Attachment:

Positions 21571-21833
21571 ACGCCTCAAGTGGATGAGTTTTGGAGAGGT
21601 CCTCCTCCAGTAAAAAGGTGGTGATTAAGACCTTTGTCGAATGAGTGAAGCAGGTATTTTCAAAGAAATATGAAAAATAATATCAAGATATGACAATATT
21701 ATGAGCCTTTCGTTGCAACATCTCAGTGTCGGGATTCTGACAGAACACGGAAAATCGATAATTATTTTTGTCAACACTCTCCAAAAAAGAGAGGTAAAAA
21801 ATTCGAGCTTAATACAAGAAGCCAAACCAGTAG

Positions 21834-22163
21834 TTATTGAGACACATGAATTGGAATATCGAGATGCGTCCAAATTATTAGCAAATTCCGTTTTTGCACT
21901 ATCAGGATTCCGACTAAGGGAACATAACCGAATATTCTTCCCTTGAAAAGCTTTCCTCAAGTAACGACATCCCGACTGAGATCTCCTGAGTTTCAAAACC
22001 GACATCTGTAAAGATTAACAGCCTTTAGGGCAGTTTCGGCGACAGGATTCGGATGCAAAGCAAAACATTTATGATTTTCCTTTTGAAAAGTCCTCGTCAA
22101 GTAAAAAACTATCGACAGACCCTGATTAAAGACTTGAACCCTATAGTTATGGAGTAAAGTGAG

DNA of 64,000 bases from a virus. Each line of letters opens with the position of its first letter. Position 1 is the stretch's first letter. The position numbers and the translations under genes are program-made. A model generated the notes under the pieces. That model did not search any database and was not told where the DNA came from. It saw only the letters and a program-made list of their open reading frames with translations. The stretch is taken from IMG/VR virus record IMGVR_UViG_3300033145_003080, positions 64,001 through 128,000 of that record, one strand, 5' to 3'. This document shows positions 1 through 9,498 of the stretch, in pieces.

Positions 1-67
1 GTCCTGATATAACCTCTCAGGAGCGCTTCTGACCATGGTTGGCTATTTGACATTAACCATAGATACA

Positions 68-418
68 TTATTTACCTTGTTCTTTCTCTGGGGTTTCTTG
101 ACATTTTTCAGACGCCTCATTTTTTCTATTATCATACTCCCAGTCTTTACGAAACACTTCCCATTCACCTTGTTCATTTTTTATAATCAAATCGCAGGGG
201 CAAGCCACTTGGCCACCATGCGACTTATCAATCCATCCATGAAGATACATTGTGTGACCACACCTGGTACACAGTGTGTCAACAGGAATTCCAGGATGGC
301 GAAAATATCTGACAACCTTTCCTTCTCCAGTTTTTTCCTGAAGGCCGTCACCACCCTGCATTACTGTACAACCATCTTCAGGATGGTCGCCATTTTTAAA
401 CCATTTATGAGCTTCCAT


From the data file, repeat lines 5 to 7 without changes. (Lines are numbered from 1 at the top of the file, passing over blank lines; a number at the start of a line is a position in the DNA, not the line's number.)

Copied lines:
21801 ATTCGAGCTTAATACAAGAAGCCAAACCAGTAG

Positions 21834-22163
21834 TTATTGAGACACATGAATTGGAATATCGAGATGCGTCCAAATTATTAGCAAATTCCGTTTTTGCACT